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Walking pneumonia

I've written about nothing but being sick for a week now. It must be boring to read about, but the zine is my diary so it's boring, by definition. What d'ya want for three bucks anyway?

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Saturday morning came, and the thick white coating on my tongue had faded to a polka dot pattern, so I was less miserable than the day before. Most of the bacteria or virus had been peed away, or blown out of my nose or coughed up and out my mouth — I'd been a veritable mucous machine. Feeling better, I wheeled the cart to Telegraph.

It took lots longer than usual, because at every intersection all along the way, I had to find a bench or lean against a telephone pole, to rest before continuing. Would've preferred to stay home and sleep, but I can't afford any more days without pay.

By the time I got to my assigned block and set up the table, my skin, hair, and clothes were drenched in sweat, and as quick as I'd wipe it away, fresh sticky soup poured out of my pores.

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Brenda worked beside me today, though I left an empty space between us and told her not to come too close. When I shared a montage of the delirium and fevers I've barely lived through, she said it sounded like walking pneumonia. That's an expression I've heard, but didn't know it was really a thing. It sounds more impressive than "just another flu" so I'm going with it.

We chatted about other stuff, too, not just my miseries. I like Brenda, and when that happens, me liking someone, I like to take the conversation into uncharted territory. Thinking is better than boring chit-chat about the weather, so I asked, "Do you do anything political?"

"No, don't insult me," she said. Good answer. Anyone who finds political participation distasteful goes up a notch in my estimation.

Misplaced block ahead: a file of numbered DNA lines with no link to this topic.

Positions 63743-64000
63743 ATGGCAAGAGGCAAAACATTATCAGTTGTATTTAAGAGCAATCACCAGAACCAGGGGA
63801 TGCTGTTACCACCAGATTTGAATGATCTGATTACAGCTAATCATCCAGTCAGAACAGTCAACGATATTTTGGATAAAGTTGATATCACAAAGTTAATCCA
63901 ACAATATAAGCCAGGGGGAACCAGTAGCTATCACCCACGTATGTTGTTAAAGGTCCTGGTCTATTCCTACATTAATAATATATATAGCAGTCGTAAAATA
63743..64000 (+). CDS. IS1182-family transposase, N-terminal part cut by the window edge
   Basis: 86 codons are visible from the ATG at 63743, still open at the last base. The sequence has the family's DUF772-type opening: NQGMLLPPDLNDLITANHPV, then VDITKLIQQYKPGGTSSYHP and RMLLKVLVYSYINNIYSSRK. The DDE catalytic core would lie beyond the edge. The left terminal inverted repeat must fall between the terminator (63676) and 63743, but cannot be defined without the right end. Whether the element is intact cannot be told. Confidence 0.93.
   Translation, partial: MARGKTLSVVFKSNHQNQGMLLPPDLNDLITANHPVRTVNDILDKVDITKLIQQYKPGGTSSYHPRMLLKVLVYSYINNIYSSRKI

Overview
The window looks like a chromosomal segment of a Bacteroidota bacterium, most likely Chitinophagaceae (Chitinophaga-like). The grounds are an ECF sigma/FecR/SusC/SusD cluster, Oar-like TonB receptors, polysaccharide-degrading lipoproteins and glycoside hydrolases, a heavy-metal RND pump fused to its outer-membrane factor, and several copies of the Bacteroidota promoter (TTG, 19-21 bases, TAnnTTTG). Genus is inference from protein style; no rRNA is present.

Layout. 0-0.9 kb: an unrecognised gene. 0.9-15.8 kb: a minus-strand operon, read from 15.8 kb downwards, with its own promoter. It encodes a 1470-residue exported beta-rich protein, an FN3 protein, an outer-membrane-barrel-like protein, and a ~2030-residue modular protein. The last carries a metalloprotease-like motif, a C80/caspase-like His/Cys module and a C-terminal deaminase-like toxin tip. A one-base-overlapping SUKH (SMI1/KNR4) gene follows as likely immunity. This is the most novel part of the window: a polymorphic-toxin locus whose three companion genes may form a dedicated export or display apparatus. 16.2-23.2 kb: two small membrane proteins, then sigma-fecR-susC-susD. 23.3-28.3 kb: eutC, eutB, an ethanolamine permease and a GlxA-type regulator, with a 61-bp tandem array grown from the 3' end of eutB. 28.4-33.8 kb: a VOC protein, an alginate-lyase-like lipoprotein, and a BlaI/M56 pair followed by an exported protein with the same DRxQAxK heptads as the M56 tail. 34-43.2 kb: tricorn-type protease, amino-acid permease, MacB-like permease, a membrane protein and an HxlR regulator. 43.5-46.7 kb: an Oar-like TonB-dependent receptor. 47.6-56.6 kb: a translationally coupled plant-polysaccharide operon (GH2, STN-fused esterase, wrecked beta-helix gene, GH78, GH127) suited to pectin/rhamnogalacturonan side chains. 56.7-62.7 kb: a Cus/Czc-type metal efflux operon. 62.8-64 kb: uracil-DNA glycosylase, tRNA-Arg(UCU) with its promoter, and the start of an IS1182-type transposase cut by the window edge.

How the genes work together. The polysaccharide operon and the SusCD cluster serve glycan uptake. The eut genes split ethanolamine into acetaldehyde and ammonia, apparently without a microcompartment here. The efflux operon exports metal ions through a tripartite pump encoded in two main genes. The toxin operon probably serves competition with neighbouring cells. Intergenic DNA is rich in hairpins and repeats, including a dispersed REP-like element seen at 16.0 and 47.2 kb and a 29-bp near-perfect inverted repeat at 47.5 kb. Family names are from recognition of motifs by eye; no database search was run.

Then I felt sick and didn't say much for a while, but when my wits semi-returned and neither of us had any customers, I said: "Tell me something you believe in wholeheartedly, that most people don't."

"Hmm," she said. "I'm not sure I have an answer to that." She was quiet for a moment, then said, "When I had cancer, they asked us all to tell why we wanted to recover and live. A stupid question, right? Who doesn't want to live? Everyone else said. Oh, to see my children grow up, to see more sunrises, and so on. Whatever. What crap. I said I wanted to live long enough to see the aliens land on this planet."

Clearly, Brenda rocks, but I should probably add this brief aside for you, dear reader: She's substantially older than me, and living with some man, so my liking her, and I do, is 100% platonic. 

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After parking the fish-cart and coming home, I went straight to bed and straight to sleep. Dreamed the aliens had landed, and they wanted Brenda and I to "Take us to your leader," but all of Earth's leaders are stupid so we took the aliens to meet Hate Man instead.

From Pathetic Life #22
Saturday, March 2, 1996 

This is an entry retyped from an on-paper zine I wrote many years ago, called Pathetic Life. The opinions stated were my opinions then, but might not be my opinions now. Also, I said and did some disgusting things, so parental guidance is advised.

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